The smart and sneaky puss wins the day.


With a wildly mixed-up list of chores, will the house ever get cleaned?

Grandma is on her way over, and the house is a mess. Using colorful magnetic letters on the refrigerator, Daddy—one of two dark-skinned fathers—makes a to-do list that consists of mopping the floor, scrubbing the dishes, vacuuming the rug, feeding the fish, mowing the lawn, sweeping the mat, rocking the baby, and bathing the cat. That last instruction gets the attention of the marmalade-colored feline, whose ears perk up. In the next spread, readers see a paw rearranging the letters on the refrigerator, which results in utter confusion for the family—and subsequent slapstick adventures. Bobby rocks the rug; Dad attempts to mow the cat; and Sarah mops the baby. Daddy tries his best to get the chores in order, but the kitty continues to wreak havoc at the refrigerator. More than once, confused Daddy returns to the list but continues to dole out chores. In the end, the lucky cat merely gets a cuddle (no baths), and Grandma visits a clean house. McGinty’s jaunty, rhyming text makes for a fun read-aloud, but Roberts’ brightly colored, energetic illustrations are the real attraction. The increasingly frantic family, with light to dark skin tones, doing silly tasks from a muddled list will incite giggles. (This book was reviewed digitally).

The smart and sneaky puss wins the day. (Picture book. 3-5)

Pub Date: Nov. 2, 2021

ISBN: 978-1-4521-4270-8

Page Count: 48

Publisher: Chronicle Books

Review Posted Online: Oct. 13, 2021

Kirkus Reviews Issue: Nov. 1, 2021

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Plotless and pointless, the book clearly exists only because its celebrity author wrote it.


A succession of animal dads do their best to teach their young to say “Dada” in this picture-book vehicle for Fallon.

A grumpy bull says, “DADA!”; his calf moos back. A sad-looking ram insists, “DADA!”; his lamb baas back. A duck, a bee, a dog, a rabbit, a cat, a mouse, a donkey, a pig, a frog, a rooster, and a horse all fail similarly, spread by spread. A final two-spread sequence finds all of the animals arrayed across the pages, dads on the verso and children on the recto. All the text prior to this point has been either iterations of “Dada” or animal sounds in dialogue bubbles; here, narrative text states, “Now everybody get in line, let’s say it together one more time….” Upon the turn of the page, the animal dads gaze round-eyed as their young across the gutter all cry, “DADA!” (except the duckling, who says, “quack”). Ordóñez's illustrations have a bland, digital look, compositions hardly varying with the characters, although the pastel-colored backgrounds change. The punch line fails from a design standpoint, as the sudden, single-bubble chorus of “DADA” appears to be emanating from background features rather than the baby animals’ mouths (only some of which, on close inspection, appear to be open). It also fails to be funny.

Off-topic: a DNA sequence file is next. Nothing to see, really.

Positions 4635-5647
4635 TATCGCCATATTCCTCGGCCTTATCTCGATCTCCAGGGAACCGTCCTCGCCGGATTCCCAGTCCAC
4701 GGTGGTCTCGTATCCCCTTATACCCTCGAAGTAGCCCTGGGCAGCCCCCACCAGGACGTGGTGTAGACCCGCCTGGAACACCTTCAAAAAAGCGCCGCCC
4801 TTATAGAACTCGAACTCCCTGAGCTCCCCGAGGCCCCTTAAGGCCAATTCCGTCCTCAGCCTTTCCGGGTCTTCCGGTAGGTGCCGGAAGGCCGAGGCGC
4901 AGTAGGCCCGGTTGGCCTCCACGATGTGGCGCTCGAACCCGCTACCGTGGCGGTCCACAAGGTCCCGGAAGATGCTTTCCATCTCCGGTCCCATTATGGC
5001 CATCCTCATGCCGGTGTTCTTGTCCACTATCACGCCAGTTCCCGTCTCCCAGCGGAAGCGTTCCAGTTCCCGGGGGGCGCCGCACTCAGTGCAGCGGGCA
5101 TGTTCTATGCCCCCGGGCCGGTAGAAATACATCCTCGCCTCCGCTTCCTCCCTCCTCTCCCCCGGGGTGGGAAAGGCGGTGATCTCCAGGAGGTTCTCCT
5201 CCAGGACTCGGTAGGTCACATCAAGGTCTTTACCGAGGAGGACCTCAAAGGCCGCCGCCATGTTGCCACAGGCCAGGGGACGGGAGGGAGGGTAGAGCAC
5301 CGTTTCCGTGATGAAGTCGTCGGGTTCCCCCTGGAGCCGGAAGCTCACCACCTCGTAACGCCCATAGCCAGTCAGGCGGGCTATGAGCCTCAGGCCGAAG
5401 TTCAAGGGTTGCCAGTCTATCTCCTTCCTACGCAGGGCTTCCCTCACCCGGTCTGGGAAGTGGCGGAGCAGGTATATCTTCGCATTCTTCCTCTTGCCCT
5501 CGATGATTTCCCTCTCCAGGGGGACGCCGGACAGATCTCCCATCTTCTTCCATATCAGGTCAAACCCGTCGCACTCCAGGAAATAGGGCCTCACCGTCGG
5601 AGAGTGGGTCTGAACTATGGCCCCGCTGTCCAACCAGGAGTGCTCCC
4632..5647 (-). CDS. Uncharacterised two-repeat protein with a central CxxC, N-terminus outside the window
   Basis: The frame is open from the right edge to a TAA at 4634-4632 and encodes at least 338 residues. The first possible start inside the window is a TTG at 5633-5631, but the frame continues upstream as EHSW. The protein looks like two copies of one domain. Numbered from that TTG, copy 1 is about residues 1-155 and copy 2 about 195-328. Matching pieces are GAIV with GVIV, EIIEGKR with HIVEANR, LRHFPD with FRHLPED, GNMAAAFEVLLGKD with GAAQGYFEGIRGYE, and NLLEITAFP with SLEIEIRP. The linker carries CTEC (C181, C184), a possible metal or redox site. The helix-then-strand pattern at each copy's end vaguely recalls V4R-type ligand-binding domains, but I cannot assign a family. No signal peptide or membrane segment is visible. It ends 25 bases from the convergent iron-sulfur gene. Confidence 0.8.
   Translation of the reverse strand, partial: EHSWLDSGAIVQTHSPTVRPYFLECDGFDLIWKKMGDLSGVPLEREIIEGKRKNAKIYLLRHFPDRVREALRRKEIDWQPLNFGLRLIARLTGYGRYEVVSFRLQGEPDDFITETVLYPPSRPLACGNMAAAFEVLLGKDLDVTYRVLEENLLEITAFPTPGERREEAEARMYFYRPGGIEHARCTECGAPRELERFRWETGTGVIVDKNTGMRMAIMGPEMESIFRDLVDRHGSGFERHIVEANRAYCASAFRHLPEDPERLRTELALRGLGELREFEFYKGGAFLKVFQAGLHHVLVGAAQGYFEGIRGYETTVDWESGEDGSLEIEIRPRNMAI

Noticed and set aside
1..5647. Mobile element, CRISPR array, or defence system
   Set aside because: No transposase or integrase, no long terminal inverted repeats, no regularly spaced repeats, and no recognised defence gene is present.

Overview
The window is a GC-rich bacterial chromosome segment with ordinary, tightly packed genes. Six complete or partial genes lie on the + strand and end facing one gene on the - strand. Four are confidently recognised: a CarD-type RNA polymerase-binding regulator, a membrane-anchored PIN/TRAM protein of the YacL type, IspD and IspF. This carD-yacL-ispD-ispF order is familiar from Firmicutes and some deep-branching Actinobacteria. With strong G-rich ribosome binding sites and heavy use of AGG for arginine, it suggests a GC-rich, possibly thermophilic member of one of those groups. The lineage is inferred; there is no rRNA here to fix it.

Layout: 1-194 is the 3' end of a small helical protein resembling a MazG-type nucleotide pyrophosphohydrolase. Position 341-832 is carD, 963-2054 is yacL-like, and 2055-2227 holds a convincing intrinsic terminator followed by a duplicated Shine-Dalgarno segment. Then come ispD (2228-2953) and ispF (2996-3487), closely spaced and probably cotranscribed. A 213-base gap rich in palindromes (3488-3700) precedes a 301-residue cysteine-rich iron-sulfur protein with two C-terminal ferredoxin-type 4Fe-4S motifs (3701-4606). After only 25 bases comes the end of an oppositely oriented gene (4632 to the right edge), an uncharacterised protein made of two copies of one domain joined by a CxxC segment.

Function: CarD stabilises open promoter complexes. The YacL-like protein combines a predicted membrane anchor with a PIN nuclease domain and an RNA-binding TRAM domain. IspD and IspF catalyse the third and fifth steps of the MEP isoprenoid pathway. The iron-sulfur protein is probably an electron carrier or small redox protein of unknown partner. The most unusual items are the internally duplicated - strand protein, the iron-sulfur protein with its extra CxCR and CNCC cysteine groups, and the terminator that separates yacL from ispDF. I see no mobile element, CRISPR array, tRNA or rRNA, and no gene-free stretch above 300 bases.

Plotless and pointless, the book clearly exists only because its celebrity author wrote it. (Picture book. 3-5)

Pub Date: June 9, 2015

ISBN: 978-1-250-00934-0

Page Count: 32

Publisher: Feiwel & Friends

Review Posted Online: April 15, 2015

Kirkus Reviews Issue: May 1, 2015

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Skip this well-meaning but poorly executed celebration.


Children point out the things they love about their fathers.

“Daddy is always kind. He gives us support and shelter when things go wrong.” A child with a skinned knee (and downed ice cream cone) gets a bandage and loving pat from Daddy (no shelter is visible, but the child’s concerned sibling sweetly extends their own cone). Daddy’s a storyteller, a magician, supportive, loyal, silly, patient, and he knows everything. A die-cut hole pierces most pages, positioned so that the increasingly smaller holes to come can be seen through it; what it represents in each scene varies, and it does so with also-variable success. The bland, nonrhyming, inconsistent text does little to attract or keep attention, though the die cuts might (until they fall victim to curious fingers). The text also confusingly mixes first-person singular and plural, sometimes on the same page: “Daddy is like a gardener. He lovingly cares for us and watches us grow. I’m his pride and joy!” Even as the text mixes number the illustrations mix metaphors. This particular gardener daddy is pictured shampooing a child during bathtime. Más’ cartoon illustrations are sweet if murkily interpretive, affection clearly conveyed. Troublingly, though, each father and his child(ren) seem to share the same racial presentation and hair color (sometimes even hairstyle!), shutting out many different family constellations. Más does, however, portray several disabilities: children and adults wearing glasses, a child with a cochlear implant, and another using a wheelchair.

Skip this well-meaning but poorly executed celebration. (Picture book. 3-5)

Pub Date: March 24, 2020

ISBN: 978-0-593-12305-8

Page Count: 32

Publisher: Rodale Kids

Review Posted Online: March 18, 2020

Kirkus Reviews Issue: April 1, 2020

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